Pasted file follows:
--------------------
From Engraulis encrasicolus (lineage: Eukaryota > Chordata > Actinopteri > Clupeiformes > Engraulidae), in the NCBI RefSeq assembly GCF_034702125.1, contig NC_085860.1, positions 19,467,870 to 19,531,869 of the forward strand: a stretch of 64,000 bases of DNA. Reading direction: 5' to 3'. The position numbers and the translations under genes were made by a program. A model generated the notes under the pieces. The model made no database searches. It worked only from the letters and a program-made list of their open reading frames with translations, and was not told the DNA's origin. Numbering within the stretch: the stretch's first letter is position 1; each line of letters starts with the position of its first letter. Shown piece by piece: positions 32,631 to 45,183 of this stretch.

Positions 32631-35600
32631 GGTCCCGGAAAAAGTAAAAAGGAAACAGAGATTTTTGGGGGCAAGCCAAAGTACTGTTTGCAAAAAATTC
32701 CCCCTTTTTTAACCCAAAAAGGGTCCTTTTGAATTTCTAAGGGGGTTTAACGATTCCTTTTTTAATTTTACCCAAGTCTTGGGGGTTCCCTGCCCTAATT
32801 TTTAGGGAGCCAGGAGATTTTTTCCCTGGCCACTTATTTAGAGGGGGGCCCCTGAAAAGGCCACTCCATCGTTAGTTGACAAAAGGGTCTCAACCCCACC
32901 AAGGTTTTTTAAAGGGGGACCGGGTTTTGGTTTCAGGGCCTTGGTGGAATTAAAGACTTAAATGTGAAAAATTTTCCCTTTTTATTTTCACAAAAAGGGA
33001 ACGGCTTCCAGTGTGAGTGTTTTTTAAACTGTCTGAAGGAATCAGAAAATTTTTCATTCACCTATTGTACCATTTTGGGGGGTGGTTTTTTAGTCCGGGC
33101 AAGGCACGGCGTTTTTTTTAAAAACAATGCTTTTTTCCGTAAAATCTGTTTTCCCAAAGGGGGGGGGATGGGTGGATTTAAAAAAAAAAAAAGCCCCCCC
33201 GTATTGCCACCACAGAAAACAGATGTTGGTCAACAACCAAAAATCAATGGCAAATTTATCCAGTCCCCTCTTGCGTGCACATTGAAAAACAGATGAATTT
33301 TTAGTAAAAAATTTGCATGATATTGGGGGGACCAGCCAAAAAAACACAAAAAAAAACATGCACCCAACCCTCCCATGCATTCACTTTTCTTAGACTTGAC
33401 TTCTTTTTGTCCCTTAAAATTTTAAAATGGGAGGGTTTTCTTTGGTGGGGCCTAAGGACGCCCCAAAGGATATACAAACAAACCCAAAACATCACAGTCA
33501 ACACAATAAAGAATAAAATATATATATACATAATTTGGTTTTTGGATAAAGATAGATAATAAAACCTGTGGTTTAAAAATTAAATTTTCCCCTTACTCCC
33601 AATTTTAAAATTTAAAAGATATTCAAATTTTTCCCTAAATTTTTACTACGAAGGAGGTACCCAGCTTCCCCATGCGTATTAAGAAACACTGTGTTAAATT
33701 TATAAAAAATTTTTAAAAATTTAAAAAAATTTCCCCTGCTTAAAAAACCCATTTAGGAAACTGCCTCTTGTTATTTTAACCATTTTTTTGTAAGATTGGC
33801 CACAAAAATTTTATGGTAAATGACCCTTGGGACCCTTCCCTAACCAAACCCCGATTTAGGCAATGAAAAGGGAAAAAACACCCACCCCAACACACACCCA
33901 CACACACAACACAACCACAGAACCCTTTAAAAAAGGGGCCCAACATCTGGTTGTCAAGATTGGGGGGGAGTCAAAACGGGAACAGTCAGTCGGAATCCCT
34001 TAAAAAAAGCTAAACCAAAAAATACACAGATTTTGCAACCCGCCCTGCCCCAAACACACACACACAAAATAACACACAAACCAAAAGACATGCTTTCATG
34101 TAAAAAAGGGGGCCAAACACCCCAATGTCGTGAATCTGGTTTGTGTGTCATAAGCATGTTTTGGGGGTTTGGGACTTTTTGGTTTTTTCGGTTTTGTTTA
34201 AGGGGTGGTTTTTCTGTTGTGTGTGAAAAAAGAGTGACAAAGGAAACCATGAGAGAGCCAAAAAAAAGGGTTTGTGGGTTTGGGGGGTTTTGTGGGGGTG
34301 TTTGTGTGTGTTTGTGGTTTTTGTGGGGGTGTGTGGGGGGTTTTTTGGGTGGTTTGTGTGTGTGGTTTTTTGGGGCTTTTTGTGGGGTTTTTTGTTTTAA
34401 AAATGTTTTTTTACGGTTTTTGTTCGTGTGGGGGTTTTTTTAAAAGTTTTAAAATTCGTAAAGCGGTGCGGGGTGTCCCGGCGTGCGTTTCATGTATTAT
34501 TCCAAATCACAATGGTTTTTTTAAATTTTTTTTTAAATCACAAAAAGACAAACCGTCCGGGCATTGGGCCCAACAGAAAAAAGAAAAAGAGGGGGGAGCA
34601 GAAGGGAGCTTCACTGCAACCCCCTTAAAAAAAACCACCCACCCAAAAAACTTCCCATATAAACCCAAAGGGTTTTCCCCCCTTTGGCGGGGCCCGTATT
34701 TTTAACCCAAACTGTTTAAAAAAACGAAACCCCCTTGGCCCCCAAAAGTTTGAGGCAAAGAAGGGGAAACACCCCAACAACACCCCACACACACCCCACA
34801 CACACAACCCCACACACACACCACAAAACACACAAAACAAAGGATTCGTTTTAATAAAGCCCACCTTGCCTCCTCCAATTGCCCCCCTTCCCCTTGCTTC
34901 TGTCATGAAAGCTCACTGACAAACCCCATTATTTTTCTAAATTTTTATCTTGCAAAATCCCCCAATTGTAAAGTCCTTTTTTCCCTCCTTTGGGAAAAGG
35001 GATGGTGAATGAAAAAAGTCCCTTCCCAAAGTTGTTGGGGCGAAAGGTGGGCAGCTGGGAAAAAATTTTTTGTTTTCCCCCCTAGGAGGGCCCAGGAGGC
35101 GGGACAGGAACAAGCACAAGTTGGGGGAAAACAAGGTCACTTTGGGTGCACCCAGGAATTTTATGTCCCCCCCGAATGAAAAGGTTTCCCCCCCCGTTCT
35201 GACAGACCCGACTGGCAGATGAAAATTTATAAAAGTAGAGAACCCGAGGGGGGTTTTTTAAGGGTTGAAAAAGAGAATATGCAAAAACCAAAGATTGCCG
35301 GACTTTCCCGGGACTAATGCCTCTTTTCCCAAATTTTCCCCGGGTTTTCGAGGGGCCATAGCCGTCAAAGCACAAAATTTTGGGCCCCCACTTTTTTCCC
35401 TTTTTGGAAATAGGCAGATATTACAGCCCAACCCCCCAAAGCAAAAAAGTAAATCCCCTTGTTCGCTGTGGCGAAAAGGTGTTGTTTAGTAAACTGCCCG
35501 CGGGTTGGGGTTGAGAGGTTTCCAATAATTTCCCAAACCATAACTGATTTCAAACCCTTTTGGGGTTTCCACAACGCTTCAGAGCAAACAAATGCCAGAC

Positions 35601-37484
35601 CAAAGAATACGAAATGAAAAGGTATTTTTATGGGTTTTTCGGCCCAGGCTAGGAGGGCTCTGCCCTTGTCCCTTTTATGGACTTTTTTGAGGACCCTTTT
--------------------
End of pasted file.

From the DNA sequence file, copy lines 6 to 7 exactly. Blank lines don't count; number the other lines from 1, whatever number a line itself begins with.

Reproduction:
32901 AAGGTTTTTTAAAGGGGGACCGGGTTTTGGTTTCAGGGCCTTGGTGGAATTAAAGACTTAAATGTGAAAAATTTTCCCTTTTTATTTTCACAAAAAGGGA
33001 ACGGCTTCCAGTGTGAGTGTTTTTTAAACTGTCTGAAGGAATCAGAAAATTTTTCATTCACCTATTGTACCATTTTGGGGGGTGGTTTTTTAGTCCGGGC